The all-too-short central Wisconsin summer season is upon us. The wonderfully refurbished Wausau pools are a refreshingly cool, safe, supervised, and a healthy alternative for those not fortunate enough to have access to cabins ‘up north’ or summer camps. Far too many children are relegated to unsupervised streets, playgrounds (or indoors on electronic devices.) There is also, of course, the nationwide child obesity problem which lack of healthy exercise exacerbates.
In this region, few (if any) places exist to swim outside for free other than Man Made Lake which for most is a considerable drive, has no lifeguards, and is not safe to swim later in the summer. In fact, my family was there one day a number of years ago when an adult swimmer drowned.
I often take my grandchildren to city pools where they see friends from school and delight in the sun and fun. I must admit that watching them is an experience I enjoy almost as much as they do. There is something about the utter joy of children at outdoor pools where the frolicking are truly fascinating to observe —it is really something. The memories will last a lifetime.
Wausau is not a terribly prosperous community and in a state that has been largely left behind in the economic boom enjoyed elsewhere in the US. The city has seen a proliferation of payday lenders, pawnshops, rent to own rip-offs, blighted neighborhoods, vacant storefronts, etc. Lets face it, its not a pretty picture. Per capita median family income in Wausau is just $42,511, ranking it at 297th among Wisconsin cities. Around half of Wausau schoolchildren are on either free or subsidized lunches. Now I read that the schools are having to sponsor free breakfast and lunches for kids during the summer. And middle income children are not immune from economic constraints. Many more fortunate families these days increasingly struggle to survive from paycheck to paycheck.
Not unlike most municipal pools elsewhere, Wausau pools are largely subsidized by the tax base, however modest user fees make them essentially ‘pay to play’ operations. While the pools are widely enjoyed, there are but a handful of occasions during the short summer when the facilities actually reach maximum capacity. The City invested heavily in renovating the facilities, and there can be little if any debate that more full utilization would be a worthy goal. All kids (poor and otherwise) should be allowed into pools during our too short summers. And I would add that adults should be allowed in without charge as well, or there will may be many unsupervised minors.
I recently appeared before both the City Council and the City County Parks Committee advocating on a limited trial basis cost free admission to all residents, replaced by well worded donation boxes. Two Parks Department bureaucrats were present at the Parks Committee meeting (one was the Director on her very first day on the job). However, she and the Assistant Parks Director presented operational and financial rationale against cost-free access to the pools. On the operational side, the new director cited a possible need for more lifeguard staffing. However, the pools have a maximum capacity, and they must maintain an adequate lifeguard staff for that many users. I do not believe that cost free admission would impact lifeguard staffing needs as long as the maximum capacity thresholds are continued to be adhered to. In fact, I would even argue that not collecting admission fees could possibly result in the need for less, not more staffing at the pools. It costs money to have a worker collect admission fees. The ‘City Pages’ article on this matter indicated that the pools bring in about $100,000 per season. That figure is misleading because it includes swimming lesson fees and other activities for fees at the pools. The actual total collected during last season was $60,008 in admissions — which boils down to about half the salary and benefits of an average City employee. It is also critically important to note that no one knows how much can be collected in donation boxes and/or how much staff might be needed or not needed in such an experiment. One City Councilman I talked to indicated that he had seen studies demonstrating that donation boxes at such facilities oftentimes collect more than admission fees.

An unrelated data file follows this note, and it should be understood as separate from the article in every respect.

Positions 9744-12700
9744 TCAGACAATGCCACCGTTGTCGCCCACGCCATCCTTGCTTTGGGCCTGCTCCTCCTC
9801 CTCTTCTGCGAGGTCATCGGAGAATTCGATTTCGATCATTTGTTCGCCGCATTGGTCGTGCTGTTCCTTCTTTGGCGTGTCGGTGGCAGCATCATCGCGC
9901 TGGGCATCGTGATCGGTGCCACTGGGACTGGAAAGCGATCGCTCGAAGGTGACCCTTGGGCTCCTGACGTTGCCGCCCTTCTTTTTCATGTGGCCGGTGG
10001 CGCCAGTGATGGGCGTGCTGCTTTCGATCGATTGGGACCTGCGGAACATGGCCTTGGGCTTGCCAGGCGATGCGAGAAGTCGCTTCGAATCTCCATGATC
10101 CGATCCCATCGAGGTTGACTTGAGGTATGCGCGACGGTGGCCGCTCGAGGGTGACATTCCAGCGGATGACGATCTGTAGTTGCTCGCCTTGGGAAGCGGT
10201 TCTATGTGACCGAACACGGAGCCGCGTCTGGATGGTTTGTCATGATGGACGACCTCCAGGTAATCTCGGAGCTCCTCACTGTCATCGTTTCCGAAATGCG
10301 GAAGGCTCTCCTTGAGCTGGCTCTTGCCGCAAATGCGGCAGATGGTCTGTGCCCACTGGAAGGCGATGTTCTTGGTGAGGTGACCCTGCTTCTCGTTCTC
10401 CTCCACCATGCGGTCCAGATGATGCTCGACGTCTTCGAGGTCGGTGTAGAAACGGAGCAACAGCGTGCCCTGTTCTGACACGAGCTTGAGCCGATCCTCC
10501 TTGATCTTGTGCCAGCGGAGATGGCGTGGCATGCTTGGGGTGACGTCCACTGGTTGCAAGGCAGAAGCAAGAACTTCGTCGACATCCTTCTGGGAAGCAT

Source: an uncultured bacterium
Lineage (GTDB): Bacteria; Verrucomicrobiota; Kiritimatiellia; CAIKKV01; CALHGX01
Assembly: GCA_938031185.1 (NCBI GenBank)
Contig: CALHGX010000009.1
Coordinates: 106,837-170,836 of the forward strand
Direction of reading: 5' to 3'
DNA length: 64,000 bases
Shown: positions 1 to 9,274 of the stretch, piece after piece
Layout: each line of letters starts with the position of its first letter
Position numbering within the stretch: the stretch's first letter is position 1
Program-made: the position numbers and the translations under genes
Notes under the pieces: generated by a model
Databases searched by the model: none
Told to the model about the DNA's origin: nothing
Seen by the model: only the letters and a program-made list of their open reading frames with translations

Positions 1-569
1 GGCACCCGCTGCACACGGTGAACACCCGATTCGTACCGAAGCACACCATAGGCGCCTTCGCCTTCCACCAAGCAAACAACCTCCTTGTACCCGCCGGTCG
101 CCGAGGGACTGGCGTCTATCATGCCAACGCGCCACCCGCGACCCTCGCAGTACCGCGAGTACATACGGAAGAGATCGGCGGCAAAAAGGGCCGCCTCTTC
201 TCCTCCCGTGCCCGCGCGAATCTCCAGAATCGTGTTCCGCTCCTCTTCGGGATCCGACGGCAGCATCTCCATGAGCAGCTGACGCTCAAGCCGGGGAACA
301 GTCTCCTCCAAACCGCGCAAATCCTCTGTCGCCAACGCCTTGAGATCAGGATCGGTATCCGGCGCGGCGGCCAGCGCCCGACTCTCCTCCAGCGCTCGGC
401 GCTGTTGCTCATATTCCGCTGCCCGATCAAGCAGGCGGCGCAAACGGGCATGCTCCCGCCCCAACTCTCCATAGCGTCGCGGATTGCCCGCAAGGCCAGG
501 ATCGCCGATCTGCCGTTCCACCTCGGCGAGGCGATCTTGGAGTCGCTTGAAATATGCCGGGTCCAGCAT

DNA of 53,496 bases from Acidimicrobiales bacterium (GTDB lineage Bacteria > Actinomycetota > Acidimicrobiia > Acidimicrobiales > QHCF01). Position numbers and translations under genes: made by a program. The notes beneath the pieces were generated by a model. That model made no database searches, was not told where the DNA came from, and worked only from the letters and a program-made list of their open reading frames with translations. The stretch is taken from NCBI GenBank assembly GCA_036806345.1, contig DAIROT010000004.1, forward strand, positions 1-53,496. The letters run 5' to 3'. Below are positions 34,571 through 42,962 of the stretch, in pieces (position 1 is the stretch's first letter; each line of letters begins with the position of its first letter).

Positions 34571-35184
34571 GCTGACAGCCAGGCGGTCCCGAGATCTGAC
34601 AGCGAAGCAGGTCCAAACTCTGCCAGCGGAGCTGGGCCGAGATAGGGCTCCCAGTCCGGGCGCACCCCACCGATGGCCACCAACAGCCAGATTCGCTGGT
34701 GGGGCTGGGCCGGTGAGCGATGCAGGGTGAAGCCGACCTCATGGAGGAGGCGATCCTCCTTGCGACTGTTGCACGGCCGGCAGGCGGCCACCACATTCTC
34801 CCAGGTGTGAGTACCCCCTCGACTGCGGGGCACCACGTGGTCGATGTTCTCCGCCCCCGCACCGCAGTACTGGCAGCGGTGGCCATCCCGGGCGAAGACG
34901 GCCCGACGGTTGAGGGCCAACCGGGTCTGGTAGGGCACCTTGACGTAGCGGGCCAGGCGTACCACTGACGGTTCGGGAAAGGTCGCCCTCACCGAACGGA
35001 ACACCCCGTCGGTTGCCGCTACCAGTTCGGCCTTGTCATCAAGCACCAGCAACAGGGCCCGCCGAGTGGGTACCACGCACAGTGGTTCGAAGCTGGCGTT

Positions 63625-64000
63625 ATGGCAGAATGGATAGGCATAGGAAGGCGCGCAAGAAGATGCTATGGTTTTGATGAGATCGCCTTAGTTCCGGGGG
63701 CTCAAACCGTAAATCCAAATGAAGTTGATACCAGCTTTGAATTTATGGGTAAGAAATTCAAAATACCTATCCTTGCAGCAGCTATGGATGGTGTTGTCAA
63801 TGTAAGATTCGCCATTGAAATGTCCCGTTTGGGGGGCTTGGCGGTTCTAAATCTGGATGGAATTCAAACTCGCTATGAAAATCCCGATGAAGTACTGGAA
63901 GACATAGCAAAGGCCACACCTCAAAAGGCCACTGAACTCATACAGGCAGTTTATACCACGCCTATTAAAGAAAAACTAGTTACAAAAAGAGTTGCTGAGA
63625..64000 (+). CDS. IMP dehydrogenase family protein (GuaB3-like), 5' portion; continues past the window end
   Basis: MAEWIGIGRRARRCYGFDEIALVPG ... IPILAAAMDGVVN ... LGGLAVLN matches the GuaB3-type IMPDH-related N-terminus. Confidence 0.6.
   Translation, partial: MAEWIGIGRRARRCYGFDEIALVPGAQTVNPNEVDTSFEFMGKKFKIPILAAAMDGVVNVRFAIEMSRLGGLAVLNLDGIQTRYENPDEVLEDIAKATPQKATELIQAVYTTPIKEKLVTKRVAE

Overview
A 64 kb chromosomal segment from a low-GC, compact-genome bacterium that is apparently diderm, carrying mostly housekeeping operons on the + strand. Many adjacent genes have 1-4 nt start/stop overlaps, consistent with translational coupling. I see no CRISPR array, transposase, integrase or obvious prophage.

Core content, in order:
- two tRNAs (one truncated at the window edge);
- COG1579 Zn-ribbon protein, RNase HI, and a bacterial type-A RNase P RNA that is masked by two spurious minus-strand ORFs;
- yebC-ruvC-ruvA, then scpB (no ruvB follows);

We will only know if we try.
Someone once stated that the measure of a society is how they treat their most vulnerable members. Usually that has referred to the elderly and the children. I would argue that our elderly are treated fairly well in this country with Social Security, Medicare, and senior discounts everywhere (at Rothschild pool seniors are admitted free, and they discounted at other area pools.) Many have noted that the reason the elders are treated relatively well by our society is due to the fact that they vote in disproportionately large numbers. Of course kids cannot vote. In fact they have no voice.
The children of Wausau are our future and they will remember what (if anything) is done in this matter.
Phil Salamone, Wausau
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